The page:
...Subsequently, I heard that a leading Religious Zionist rabbi in a prominent yeshiva had taken thirty minutes out of his Gemara shiur in order to attack what I had said. I called and asked him, “What did I say that merits this great wrath?” He replied, “I think it is a terrible thing to speak in this way, describing the divine command to destroy Amalek as asking a person to do something which ordinarily is not moral. This poses an ethical problem.”
I said to him, “Wiping out Amalek does not conform to what we would normally expect a person to do. Normally, you should not be killing ‘from child to suckling babe.’ But I’m not saying, God forbid, that it is immoral in our case, where God has specifically commanded the destruction of Amalek—‘A faithful God, without iniquity, righteous and upright is He’ (Devarim 32:4). Although generally such an act would be considered immoral, it assumes a different character when God, from His perception and perspective, commands it. The same holds true of the akeida—it demanded that Avraham do something which normally is immoral. But in the context of the divine command, surely it partakes of the goodness and morality of God. We must admit, though, that there is a conflict in this case between the usual moral norm and the immediate tzav given here.”
I recall in my late adolescence there were certain problems which perturbed me, the way they perturb many others. At the time, I resolved them all in one fell swoop. I had just read Rav Zevin’s book, Ishim Ve-shitot. In his essay on Rav Chayim Soloveitchik, he deals not only with his methodological development, but also with his personality and gemilut chasadim (acts of kindness). He recounted that Reb Chayim used to check every morning if some unfortunate woman had placed an infant waif on his doorstep during the course of the night. (In Brisk, it used to happen at times that a woman would give birth illegitimately and leave her infant in the hands of Reb Chayim.) As I read the stories about Reb Chayim’s extraordinary kindness, I said to myself: Do I approach this level of gemilut chasadim? I don’t even dream of it! In terms of moral sensibility, concern for human beings and sensitivity to human suffering, I am nothing compared to Reb Chayim. Yet despite his moral sensitivity, he managed to live, and live deeply, with the totality of Halakha—including the commands to destroy the Seven Nations, Amalek and all the other things which bother me. How? The answer, I thought, was obvious. It is not that his moral sensitivity was less, but his yirat Shamayim, his emuna, was so much more. The thing to do, then, is not to try to neutralize or de-emphasize the moral element, but rather to deepen and increase the element of yirat Shamayim, of emuna, deveikut and bittachon.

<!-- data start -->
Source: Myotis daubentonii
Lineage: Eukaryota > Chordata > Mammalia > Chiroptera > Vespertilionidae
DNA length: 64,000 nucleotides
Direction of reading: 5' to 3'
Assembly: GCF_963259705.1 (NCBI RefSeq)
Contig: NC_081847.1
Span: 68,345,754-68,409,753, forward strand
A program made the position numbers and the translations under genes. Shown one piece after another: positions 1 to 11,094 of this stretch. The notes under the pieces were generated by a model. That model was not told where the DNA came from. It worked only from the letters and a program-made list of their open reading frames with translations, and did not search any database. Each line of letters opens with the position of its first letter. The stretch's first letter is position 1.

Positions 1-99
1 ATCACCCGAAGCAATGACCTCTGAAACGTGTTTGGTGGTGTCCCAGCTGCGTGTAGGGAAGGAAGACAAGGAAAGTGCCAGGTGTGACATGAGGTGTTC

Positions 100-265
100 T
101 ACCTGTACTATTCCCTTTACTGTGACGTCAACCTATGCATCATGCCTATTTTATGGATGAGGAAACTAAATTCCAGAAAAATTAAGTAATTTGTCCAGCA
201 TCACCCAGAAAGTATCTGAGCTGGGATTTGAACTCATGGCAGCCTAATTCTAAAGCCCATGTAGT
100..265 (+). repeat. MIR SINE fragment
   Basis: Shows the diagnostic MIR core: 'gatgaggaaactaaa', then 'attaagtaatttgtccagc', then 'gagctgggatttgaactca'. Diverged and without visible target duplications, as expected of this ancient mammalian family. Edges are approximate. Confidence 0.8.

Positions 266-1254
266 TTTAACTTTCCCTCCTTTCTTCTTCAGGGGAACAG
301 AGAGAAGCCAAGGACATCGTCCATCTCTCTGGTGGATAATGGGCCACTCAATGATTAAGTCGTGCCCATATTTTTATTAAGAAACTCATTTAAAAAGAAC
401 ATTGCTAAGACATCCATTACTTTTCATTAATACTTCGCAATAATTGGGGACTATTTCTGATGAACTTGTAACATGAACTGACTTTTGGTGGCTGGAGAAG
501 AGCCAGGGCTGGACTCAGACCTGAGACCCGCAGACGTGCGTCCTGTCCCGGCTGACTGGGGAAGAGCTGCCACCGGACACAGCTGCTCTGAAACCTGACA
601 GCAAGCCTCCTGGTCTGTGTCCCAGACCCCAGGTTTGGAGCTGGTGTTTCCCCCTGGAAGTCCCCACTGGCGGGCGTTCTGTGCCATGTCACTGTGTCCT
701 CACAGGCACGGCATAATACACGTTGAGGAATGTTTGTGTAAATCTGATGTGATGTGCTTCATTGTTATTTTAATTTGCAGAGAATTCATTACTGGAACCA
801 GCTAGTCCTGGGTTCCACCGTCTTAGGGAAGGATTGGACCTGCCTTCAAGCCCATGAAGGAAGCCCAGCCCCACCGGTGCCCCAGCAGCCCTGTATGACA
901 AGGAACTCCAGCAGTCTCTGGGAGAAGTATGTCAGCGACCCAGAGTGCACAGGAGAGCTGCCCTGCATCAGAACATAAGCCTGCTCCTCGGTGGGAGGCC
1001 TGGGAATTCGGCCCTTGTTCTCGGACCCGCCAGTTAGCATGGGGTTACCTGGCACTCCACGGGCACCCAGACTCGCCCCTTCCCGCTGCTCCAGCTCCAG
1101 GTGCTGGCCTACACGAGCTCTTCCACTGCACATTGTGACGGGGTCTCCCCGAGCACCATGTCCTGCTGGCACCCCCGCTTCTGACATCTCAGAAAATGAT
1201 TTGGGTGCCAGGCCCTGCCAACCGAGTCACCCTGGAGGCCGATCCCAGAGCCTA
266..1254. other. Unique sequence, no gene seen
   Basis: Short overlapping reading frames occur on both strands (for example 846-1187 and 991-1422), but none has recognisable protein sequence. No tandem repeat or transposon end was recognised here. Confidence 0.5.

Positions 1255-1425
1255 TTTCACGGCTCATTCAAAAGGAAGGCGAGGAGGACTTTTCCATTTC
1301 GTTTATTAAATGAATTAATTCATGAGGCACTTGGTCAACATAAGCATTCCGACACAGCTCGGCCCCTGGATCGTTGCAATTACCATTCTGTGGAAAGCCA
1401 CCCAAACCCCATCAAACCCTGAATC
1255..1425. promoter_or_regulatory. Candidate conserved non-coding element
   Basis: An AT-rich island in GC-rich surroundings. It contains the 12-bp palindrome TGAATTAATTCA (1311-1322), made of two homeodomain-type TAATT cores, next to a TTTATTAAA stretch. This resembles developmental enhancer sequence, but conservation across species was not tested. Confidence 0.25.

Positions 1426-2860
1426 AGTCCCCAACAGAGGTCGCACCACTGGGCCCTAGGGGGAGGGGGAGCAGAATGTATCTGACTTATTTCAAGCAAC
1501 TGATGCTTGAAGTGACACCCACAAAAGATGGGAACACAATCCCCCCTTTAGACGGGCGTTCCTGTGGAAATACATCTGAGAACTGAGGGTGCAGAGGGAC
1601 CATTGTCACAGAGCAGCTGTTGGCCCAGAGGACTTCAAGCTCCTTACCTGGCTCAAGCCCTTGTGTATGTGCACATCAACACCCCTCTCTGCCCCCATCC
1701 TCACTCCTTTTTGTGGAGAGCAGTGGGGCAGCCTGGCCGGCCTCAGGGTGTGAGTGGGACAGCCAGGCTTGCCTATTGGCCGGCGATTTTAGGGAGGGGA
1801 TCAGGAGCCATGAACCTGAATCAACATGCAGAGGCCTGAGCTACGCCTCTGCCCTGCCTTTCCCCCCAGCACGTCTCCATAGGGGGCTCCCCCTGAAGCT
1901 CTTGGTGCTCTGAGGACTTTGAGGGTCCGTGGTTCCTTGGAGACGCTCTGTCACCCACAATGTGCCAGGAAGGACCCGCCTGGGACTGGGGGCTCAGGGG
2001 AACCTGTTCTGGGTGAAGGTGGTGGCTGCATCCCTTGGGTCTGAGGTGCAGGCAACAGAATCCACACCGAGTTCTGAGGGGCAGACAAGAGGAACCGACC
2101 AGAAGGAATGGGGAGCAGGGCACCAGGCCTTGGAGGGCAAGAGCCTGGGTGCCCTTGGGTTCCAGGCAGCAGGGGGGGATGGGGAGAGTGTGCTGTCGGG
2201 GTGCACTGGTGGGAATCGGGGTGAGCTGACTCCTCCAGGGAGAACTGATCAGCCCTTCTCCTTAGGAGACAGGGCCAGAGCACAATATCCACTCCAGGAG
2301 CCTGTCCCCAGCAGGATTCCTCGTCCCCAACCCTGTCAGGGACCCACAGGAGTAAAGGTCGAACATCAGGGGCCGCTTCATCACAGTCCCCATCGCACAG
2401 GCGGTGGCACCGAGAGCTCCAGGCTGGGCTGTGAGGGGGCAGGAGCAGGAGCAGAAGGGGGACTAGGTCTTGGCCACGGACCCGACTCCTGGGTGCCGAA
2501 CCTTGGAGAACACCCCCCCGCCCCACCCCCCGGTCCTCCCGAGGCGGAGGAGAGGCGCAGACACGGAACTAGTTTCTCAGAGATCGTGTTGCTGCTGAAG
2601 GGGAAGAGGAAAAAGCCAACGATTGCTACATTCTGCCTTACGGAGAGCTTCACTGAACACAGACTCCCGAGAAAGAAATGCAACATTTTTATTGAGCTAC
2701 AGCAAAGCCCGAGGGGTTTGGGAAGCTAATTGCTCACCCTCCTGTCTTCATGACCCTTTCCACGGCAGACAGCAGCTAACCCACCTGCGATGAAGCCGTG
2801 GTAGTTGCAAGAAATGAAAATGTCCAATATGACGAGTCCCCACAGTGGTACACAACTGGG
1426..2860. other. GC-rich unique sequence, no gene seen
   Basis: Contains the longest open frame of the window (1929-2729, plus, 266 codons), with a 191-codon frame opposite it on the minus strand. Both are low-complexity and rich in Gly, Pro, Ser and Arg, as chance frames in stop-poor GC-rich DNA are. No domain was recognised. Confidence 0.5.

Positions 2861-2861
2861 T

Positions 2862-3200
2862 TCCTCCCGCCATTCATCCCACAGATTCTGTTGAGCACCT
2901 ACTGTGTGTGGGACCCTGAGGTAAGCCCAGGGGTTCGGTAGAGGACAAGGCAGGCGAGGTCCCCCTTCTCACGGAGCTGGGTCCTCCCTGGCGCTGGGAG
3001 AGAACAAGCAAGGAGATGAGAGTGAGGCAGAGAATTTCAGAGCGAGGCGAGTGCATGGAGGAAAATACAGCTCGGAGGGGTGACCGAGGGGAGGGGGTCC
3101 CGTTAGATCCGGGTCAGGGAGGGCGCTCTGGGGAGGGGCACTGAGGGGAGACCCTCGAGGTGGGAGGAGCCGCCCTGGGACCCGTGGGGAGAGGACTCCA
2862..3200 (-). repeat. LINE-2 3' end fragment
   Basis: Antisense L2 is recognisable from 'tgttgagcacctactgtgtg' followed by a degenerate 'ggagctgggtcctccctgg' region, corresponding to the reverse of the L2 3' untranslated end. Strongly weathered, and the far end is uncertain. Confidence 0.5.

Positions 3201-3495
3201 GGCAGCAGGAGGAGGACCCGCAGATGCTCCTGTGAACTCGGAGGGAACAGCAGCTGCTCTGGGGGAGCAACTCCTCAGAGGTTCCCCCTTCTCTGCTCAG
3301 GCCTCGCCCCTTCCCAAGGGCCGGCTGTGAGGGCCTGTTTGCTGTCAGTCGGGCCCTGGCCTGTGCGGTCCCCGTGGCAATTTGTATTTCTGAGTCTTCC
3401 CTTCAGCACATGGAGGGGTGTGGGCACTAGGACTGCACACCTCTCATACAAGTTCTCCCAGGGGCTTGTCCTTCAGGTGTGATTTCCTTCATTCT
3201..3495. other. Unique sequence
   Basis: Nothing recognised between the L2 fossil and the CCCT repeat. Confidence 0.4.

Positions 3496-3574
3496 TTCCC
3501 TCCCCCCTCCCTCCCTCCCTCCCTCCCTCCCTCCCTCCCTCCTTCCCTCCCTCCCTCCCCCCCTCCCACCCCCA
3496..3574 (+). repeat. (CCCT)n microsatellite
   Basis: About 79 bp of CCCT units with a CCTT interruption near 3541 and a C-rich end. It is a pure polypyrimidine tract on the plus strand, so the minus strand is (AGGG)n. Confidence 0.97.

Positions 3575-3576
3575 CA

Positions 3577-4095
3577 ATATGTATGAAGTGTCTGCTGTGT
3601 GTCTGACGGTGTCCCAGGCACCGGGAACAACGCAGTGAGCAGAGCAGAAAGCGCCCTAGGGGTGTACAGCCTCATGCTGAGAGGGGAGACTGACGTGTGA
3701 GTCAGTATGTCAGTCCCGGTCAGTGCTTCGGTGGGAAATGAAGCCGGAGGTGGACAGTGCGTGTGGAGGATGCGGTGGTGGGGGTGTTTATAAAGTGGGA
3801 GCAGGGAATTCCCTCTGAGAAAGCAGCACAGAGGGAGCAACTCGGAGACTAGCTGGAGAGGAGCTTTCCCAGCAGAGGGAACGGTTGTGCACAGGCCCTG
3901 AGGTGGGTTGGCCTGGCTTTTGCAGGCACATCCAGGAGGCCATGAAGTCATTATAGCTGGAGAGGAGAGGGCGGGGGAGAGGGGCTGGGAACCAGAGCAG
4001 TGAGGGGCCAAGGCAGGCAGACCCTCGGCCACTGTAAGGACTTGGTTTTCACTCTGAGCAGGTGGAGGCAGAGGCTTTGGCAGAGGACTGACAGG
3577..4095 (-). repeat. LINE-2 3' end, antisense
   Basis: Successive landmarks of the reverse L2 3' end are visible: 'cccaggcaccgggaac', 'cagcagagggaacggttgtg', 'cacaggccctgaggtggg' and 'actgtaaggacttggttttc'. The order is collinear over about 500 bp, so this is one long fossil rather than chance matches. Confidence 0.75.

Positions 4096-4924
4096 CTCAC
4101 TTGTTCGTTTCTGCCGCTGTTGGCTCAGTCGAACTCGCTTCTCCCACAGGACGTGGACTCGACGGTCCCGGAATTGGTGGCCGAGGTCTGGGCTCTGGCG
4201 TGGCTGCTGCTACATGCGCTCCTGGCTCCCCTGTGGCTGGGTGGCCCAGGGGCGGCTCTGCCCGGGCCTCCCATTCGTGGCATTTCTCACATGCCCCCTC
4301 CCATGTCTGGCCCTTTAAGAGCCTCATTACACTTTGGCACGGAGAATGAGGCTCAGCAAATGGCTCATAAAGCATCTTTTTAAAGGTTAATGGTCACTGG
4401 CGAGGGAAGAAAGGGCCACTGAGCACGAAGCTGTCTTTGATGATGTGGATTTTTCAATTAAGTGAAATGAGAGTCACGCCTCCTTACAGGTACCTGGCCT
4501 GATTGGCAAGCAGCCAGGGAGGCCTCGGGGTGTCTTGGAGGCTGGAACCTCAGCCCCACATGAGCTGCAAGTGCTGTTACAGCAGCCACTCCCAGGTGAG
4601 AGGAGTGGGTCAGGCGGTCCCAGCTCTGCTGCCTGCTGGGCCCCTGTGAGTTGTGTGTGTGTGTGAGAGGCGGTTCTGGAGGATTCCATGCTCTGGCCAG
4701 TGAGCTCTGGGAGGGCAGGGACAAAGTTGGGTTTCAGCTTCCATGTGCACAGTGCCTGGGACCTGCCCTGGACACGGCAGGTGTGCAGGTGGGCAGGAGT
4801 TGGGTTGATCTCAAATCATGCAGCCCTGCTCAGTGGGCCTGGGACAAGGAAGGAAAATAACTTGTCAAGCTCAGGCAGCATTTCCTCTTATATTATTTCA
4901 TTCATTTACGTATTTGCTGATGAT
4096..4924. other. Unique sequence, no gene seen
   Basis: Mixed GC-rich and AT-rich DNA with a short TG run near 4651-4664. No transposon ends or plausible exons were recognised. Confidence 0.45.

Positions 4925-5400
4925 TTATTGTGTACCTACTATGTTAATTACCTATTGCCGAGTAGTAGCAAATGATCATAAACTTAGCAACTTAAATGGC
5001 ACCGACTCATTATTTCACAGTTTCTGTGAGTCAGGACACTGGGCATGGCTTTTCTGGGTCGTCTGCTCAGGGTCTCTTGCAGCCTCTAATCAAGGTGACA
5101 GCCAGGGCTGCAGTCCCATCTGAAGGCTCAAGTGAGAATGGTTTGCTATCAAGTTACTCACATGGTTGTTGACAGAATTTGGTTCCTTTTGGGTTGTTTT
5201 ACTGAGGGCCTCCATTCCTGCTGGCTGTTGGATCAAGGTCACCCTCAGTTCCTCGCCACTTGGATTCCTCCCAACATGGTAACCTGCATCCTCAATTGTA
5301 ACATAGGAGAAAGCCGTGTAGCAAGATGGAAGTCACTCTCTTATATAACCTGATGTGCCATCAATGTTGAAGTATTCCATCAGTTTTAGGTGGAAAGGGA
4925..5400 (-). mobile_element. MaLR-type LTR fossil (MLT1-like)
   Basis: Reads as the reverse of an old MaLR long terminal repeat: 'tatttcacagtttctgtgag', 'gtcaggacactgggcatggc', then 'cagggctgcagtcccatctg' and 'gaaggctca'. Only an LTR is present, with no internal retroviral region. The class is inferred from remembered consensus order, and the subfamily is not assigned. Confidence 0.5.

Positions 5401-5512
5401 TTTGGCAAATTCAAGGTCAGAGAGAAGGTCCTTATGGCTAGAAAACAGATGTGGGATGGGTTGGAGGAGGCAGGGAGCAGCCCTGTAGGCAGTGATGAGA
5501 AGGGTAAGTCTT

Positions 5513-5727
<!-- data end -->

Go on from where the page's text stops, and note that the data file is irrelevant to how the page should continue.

I have subsequently thought of that experience on many occasions. I recall once hearing someone, regarded as a philosopher of sorts, raise moral criticisms of various halakhic practices. When asked about these criticisms, I said, “I know that particular person. He doesn’t look for a foundling on his doorstep every morning.”
So what we need to do, I think, is not to weaken our moral sense or that of our children and students. Rather, we need to deepen and to intensify our commitment, our faith, our sense of obedience, our yirat Shamayim. We need to deepen our sense that God has nothing in this world besides yirat Shamayim, and that our moral conscience needs to develop within its context.
Friday, March 02, 2007
R' Ahron Lichtenstein on morality and destroying Amalek
R’ Ahron Lichtenstein on the problem of morality and the command to destroy Amalek: